7. Inspiring Students

  8. Chopin used images to convey emotion. Chopin's own imagery included 

    • For legato - avoid a pigeon hunt
    • For staccato - think of pizzicato or plucking a string and grazing the key like a fly brushing it with it's wing

    I have practically applied this by telling beginner students that spiders can only crawl with rounded legs. Don't be a smashed spider! Use a hammer-like touch for accents and forte, but gently pet a cat to create soft sounds.

  9. Playing Pieces for Students

  10. Chopin would play piano pieces, including his own compositions, many times for his students in full. This is encouragement to us to also play for our students! Don't be shy! I think we may focus more on how to get through the method material or marking up the students' scores, but students need to see how technique and expression are applied.

  11. Advocating for Shorter Practice Times

  12. Chopin advocated for practice sessions to be no longer than 2 hours a day. He actually was angry with a student for reporting practicing longer than that. Why? Because he was very against being mechanical and he believed practicing more than 2 hours caused the student to lose expression and musicality to exhaustion.

  13. Being Self-Taught Is Not a Weakness

  14. I spend time on Reddit's r/piano subreddit. Many users have reported being told that they will have created too many bad habits from self-teaching that a teacher will not accept them into their studio.

    I will admit, I was self-taught for my early years. I did have bad habits. I, perhaps wrongly, perceived my high school piano teacher reluctantly taking me on as a student given my patchy background. Why can't we as piano teachers have the patience to help a student sort out bad habits? Are we worried about tarnishing our reputation? 

    Chopin was self-taught and his eventual piano teacher was a violinist. See how that worked out for him? A well-respected composer, teacher, and performer, remembered nearly 200 years after his death. Please don't underestimate self-taught individuals.

    In my own story, after a failed audition for a university, my dad recalls I was told that I didn't have the expected background of a future music major. When a different college accepted me, I thought it was because they felt bad for me and unfortunately, I carried that sadness for many, many years. I didnt feel as though I belonged and that I was simply given the spot because the professors felt bad for me. Kindness is free. Imagine how a student can thrive if they have your encouragement.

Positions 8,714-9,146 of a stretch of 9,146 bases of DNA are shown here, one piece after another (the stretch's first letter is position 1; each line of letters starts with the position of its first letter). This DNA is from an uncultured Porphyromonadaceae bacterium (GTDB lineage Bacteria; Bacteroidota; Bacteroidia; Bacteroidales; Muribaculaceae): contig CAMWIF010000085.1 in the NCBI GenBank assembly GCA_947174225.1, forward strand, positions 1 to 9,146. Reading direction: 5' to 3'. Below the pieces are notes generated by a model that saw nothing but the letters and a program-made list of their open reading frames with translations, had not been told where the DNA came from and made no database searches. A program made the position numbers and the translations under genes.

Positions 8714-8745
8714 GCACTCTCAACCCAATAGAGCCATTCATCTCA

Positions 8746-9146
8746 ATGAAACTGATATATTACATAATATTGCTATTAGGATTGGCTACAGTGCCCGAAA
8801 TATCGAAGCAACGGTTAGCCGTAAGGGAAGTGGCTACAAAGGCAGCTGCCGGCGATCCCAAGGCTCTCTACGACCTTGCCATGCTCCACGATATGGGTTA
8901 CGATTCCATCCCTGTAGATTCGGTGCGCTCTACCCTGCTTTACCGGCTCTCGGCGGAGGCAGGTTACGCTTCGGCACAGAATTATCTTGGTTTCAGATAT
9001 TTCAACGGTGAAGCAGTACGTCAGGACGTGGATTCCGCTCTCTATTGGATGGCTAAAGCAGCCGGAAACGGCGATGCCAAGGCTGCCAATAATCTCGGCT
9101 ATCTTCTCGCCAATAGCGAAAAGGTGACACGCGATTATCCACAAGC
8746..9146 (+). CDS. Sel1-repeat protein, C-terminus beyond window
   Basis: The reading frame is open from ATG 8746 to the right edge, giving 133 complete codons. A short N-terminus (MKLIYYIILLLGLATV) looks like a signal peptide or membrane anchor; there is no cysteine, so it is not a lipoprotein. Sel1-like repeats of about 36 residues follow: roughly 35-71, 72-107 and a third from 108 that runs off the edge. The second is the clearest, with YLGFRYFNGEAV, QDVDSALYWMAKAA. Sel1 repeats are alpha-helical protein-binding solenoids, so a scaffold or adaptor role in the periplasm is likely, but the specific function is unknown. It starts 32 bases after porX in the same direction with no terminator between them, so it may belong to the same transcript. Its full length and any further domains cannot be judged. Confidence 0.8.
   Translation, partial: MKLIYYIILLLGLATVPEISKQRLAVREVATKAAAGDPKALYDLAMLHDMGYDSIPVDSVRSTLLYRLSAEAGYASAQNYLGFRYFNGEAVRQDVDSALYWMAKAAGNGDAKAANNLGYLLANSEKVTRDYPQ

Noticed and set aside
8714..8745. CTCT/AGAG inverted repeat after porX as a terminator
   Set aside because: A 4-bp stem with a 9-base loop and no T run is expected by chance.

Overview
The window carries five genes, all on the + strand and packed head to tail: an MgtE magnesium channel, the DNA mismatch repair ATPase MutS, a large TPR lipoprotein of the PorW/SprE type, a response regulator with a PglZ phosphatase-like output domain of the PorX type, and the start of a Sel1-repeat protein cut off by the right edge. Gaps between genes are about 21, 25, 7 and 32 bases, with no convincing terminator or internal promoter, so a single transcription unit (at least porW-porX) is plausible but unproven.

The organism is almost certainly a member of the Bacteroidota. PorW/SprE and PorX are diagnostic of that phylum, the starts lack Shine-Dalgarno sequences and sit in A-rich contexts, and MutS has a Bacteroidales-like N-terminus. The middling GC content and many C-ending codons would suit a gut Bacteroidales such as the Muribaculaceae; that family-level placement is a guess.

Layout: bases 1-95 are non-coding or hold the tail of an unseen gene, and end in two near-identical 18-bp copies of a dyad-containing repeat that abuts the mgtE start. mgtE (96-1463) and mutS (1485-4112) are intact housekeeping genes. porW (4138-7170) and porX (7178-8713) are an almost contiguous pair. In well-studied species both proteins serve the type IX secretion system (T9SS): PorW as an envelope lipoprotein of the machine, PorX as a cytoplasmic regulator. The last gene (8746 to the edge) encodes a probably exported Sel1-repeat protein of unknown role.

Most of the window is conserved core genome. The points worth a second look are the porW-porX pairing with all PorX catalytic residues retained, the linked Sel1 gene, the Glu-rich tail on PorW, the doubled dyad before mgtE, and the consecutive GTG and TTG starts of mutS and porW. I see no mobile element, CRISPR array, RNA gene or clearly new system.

15. Purpose of Technique Books

  16. Chopin was not a fan of training mechanical technique. Technique and expression work together. Therefore, the technique exercises he preferred weren't trying to create a perfect evenness between fingers, but challenging artistry to shine through even the most difficult passages. He actually prized the individuality in tone each finger could produce. We can hear that in his Etudes. They are performance literature for a reason! Practically speaking, Chopin assigned Clementi's Préludes et Exercises and Gradus, Cramer Études, and Moscheles Op. 95 or 70 for technique.

  17. Expression over Accuracy

  18. From the earliest levels, I have been drilling this into my students. Better to focus on the dyanmics, articulations, and putting your emotions into music than play robotic, trying to be perfect, and correct any and every mistake. I ask for my students to continue playing despite mistakes, cover the mistake if they are able, and, since we are still practicing the piece, we go back in and work on the problem spot. This is to train them to perform. We all make mistakes when we are performing; develop the skill of covering and the audience will not notice.

  19. Finding Joy in Piano Teaching

  20. Have you ever been told

    Those who can, do; those who can't, teach.

    Ridiculous, I know that now, but I was told by a student that his grandpa said that about me. His grandpa didn't know me, but even if he did, those words are not true. Chopin stopped giving performances due to anxiety about being on stage (another way I related to him!), but I don't think any of us would consider him someone who "can't" simply because he became a teacher full-time. He gave excellent performances of his works to his students. He continued composing. Teaching is an amazing career and rewarding. Don't let someone undermine your accomplishments.

  • Bonus! Chopin's Curriculum